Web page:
As we duck the hurricanes, crank up the A/C, and flock to the beaches, it's become perfectly clear that summer is upon us. And the two things that epitomize summer for Apollo Kid are those sugary summer hip-hop jams and a good book to read while lounging at the pool. Even those of you who don't have a library card still might want a little cover as you sneak peaks at the beautiful bodies inhabiting the shore. Here are several music-related books that have rocked the Kid's world these past few weeks.
Why White Kids Love Hip-Hop: Wankstas, Wiggers, Wannabes, and the New Reality of Race in America byBaraki Kitwana, Basic Civitas Books. $24. After a brief dalliance with African-American consciousness in the early Nineties, hip-hop has all but abandoned dealing with matters of race in the public sphere. After all, if Jimmy Iovine is your boss and the white kids in the suburbs persist in buying your albums, why rock the boat? But as much as we try to plant our heads in the ground and pretend color lines don't exist, few questions are more important or lasting than the place of race in rap.
Kitwana, former executive editor of The Source and writer for the Village Voice, tackles the question head-on in his provocative White Kids. He asserts that a new race reality has emerged in the wake of the hip-hop generation, and that the old, dichotomous models established during the civil rights era are increasingly obsolete. Race in the hip-hop generation is more fluid and less rigid, Kitwana argues.
Aside from their skin color, few similarities exist between a blue-collar Caucasian like Eminem, a white activist embedded in hip-hop's emerging political grassroots organization, and the traditional stereotype of a suburban hip-hop listener: the pimply-faced brat bumping G-Unit and Dipset. Trying to find common ground among these socially, culturally, and politically disparate groups is difficult, so coming up with one definitive answer to why white kids love hip-hop is something of a fool's errand.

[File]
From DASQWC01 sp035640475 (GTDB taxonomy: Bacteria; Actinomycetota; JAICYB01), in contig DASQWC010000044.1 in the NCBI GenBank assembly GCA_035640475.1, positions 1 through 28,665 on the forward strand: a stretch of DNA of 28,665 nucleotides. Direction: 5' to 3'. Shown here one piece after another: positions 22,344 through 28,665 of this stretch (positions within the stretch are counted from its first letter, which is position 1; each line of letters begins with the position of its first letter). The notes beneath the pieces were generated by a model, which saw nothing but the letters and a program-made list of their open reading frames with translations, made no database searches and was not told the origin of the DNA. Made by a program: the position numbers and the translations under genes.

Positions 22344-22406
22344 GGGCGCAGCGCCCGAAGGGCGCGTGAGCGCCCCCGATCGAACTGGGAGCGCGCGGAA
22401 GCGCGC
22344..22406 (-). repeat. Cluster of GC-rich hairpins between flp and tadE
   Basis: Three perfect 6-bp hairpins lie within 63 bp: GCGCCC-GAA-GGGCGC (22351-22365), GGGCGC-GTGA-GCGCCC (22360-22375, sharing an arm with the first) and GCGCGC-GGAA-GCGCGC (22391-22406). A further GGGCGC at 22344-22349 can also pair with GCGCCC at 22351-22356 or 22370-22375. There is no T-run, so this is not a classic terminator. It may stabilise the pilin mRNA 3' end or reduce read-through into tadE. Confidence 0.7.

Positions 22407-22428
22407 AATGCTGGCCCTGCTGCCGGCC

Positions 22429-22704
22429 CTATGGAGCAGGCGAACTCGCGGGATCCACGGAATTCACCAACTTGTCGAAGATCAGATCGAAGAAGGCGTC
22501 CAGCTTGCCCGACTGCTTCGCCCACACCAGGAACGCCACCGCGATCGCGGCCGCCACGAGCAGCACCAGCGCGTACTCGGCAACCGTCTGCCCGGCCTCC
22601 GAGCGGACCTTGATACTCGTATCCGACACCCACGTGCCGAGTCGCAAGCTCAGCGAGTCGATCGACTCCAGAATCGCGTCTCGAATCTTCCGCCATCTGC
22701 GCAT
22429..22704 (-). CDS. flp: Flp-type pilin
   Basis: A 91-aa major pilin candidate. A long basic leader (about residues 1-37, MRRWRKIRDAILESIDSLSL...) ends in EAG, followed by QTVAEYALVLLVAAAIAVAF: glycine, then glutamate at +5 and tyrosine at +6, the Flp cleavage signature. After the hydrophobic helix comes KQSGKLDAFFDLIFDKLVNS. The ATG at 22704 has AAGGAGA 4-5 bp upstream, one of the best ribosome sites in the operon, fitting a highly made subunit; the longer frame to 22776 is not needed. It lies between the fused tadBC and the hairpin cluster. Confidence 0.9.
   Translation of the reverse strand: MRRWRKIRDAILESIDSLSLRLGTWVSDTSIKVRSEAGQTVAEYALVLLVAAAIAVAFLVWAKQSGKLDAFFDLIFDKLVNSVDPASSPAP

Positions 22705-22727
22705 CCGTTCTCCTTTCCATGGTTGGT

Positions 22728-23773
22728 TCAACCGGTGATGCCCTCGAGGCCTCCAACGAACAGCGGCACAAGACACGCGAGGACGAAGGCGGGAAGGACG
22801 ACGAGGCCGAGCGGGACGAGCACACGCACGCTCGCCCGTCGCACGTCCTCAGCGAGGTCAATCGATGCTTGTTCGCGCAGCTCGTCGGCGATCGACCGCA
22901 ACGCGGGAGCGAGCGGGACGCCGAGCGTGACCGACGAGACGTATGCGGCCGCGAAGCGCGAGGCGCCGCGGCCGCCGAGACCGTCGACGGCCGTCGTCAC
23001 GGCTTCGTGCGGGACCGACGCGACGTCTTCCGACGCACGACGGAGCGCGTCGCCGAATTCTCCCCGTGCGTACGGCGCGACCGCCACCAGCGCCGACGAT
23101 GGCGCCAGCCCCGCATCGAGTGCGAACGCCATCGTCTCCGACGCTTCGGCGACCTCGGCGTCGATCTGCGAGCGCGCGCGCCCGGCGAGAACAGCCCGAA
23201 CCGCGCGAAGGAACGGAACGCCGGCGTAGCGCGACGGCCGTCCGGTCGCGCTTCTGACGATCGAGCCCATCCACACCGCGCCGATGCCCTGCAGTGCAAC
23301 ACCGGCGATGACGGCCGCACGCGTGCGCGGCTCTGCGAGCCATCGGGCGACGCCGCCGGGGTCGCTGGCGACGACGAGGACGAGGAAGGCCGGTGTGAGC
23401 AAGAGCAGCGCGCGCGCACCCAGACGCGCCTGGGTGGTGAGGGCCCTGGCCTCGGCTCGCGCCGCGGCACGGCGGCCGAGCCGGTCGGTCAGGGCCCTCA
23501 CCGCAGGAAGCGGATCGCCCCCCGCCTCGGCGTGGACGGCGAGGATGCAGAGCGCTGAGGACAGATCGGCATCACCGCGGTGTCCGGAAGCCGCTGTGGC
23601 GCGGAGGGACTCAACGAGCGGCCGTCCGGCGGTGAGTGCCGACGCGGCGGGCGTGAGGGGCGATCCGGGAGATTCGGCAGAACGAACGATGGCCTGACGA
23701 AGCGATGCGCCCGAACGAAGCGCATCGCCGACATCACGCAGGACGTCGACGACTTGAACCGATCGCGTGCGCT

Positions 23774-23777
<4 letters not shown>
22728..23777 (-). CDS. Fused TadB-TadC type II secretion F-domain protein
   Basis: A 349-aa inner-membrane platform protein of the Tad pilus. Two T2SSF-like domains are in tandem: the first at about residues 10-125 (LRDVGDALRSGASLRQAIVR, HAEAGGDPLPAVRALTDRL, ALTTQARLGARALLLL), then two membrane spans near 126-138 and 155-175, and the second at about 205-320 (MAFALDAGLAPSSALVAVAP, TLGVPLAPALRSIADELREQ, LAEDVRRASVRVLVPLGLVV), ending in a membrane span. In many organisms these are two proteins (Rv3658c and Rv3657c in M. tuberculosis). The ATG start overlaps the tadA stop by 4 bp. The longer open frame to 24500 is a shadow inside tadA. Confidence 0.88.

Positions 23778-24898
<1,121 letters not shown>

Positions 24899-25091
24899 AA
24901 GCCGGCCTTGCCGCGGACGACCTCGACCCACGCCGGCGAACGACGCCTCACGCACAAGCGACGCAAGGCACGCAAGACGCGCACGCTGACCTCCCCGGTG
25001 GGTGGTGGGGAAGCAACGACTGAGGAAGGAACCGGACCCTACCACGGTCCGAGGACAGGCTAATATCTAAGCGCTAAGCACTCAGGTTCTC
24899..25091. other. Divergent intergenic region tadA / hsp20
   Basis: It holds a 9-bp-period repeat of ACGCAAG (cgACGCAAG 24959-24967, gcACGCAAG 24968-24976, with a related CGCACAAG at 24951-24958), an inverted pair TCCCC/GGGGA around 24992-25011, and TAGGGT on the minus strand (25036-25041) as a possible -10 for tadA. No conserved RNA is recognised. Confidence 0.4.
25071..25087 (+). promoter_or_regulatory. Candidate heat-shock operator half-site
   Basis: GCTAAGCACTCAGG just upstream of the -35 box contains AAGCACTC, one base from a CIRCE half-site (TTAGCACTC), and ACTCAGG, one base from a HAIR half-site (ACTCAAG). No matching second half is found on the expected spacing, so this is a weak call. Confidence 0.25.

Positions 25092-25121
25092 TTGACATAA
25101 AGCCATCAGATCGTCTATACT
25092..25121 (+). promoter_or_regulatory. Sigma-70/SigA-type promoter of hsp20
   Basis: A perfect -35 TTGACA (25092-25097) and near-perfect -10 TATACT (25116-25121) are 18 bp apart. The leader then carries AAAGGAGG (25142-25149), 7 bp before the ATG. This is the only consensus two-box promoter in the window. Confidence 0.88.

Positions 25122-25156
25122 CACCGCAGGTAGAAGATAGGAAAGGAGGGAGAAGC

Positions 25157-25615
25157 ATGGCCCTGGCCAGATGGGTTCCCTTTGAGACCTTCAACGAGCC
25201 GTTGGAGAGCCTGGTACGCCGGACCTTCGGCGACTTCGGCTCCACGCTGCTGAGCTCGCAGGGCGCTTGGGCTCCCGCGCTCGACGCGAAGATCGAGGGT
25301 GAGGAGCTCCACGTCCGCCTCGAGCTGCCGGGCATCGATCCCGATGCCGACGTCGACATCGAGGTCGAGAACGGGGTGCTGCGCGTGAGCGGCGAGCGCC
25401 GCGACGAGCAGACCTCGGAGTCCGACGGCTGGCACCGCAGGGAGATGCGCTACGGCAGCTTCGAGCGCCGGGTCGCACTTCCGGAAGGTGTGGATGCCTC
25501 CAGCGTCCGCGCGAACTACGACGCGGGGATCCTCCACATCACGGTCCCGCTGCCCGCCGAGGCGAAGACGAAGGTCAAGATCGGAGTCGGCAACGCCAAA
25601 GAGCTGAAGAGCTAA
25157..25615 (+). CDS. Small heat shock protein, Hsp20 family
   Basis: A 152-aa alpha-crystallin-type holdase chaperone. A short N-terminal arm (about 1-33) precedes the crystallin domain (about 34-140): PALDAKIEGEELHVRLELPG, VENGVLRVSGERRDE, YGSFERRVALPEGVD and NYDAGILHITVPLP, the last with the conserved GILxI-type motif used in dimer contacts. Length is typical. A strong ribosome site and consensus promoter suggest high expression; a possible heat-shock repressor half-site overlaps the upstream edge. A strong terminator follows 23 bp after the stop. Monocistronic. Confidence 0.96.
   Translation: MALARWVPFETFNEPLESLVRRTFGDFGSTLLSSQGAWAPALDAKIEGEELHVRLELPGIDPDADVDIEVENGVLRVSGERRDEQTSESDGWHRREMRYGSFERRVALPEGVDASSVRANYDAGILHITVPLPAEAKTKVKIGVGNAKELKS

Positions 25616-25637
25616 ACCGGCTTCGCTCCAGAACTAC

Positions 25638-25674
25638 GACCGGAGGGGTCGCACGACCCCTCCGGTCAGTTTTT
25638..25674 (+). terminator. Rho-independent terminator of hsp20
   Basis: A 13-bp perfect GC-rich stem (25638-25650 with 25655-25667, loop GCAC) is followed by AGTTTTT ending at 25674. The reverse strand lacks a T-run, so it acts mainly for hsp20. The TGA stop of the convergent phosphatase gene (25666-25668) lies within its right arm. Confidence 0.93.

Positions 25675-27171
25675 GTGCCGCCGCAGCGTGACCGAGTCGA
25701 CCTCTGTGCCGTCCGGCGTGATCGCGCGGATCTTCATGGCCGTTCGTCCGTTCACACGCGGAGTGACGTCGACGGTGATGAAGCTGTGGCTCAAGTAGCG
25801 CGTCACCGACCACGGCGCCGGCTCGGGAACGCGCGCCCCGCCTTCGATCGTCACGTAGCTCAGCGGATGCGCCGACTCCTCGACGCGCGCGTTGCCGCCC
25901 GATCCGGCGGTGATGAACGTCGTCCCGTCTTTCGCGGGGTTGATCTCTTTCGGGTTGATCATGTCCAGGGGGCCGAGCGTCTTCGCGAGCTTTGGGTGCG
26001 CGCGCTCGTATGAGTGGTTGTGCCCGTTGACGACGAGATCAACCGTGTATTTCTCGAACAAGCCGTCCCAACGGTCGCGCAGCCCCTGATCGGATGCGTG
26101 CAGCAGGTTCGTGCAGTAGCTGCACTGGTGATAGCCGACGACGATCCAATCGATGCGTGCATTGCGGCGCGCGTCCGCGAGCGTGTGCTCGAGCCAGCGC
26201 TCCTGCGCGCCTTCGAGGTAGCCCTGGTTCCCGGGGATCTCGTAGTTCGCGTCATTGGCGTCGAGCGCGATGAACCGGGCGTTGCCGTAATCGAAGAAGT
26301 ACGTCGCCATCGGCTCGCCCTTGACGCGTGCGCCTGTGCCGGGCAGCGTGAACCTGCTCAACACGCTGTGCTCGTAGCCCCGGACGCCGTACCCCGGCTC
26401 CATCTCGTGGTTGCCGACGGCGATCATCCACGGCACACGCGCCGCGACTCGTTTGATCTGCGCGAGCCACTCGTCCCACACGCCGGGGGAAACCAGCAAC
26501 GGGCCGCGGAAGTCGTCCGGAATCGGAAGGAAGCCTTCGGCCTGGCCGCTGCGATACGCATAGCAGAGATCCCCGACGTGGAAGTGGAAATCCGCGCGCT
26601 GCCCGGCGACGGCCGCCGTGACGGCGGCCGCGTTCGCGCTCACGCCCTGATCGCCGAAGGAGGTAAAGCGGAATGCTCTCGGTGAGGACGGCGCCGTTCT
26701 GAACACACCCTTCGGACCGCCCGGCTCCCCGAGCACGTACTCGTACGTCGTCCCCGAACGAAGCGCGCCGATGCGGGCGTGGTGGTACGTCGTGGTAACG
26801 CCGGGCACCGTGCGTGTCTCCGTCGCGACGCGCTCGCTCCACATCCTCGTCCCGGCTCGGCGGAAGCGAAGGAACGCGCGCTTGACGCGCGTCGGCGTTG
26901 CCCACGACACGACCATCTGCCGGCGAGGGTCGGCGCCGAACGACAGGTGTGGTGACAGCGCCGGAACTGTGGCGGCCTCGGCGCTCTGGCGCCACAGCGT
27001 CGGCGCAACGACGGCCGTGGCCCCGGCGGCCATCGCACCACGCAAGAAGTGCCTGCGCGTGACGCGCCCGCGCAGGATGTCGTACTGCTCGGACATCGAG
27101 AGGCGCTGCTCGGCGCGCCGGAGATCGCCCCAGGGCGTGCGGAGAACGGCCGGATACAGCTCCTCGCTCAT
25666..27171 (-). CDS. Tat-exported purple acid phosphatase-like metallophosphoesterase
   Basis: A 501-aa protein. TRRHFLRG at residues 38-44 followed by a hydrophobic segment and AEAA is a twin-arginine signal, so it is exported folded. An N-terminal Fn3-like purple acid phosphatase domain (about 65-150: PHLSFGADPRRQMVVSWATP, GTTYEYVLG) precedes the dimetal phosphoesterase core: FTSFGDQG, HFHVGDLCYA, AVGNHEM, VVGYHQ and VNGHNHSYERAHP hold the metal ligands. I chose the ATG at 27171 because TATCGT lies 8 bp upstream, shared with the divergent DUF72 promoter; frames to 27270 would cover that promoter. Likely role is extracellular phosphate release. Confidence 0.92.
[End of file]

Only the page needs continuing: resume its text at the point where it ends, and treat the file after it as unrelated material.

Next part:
But Kitwana gives it a shot anyway, tentatively suggesting that globalization and absentia parenting are responsible for pop culture (and by extension hip-hop) playing a larger role in the socialization of America's youth. This argument is full of holes. Growing up in the Eighties, AK repped both hip-hop and Garbage Pail Kids pretty hard, but you don't see me driving down Ocean Drive with Adom Bomb or Shrunken Ed pasted on my rims.
While White Kids fails adequately to answer the book's central question, Kitwana does force readers to examine assumptions about race and hip-hop culture. And for a culture that seems stuck in a state of denial regarding matters of race, that is a pretty remarkable achievement.
Rakim Told Me byBrian Coleman, Traffic Entertainment. $20. If you're not the type to ponder the validity of "concentric attitudinal circles," then you might be better served picking up Brian Coleman's debut Rakim Told Me. It is as light as Kitwana's book is dense, and as much about music as Kitwana's is about hip-hop politics and culture. The premise is simple: Interview golden-era hip icons such as Public Enemy, Kool Keith, and of course Rakim, and get a behind-the-scenes peek at the creation of some of hip-hop's most influential albums.
Highlights include Rakim's detailed account of how he entered the game and Kool Keith's (not surprising) confession that Eighties leftfield group Ultramagnetic MCs catered to dust heads. South Florida native Luke Campbell also makes an appearance to talk about 2 Live Crew's classic As Nasty As They Wanna Be. The book is essentially an extension of Coleman's "Classic Material" column for hip-hop rag XXL and retains that column's preference for authorial transparency and letting the subjects speak for themselves. It's a nice respite from Kitwana's academic posturing, and makes for a quick, fun read.
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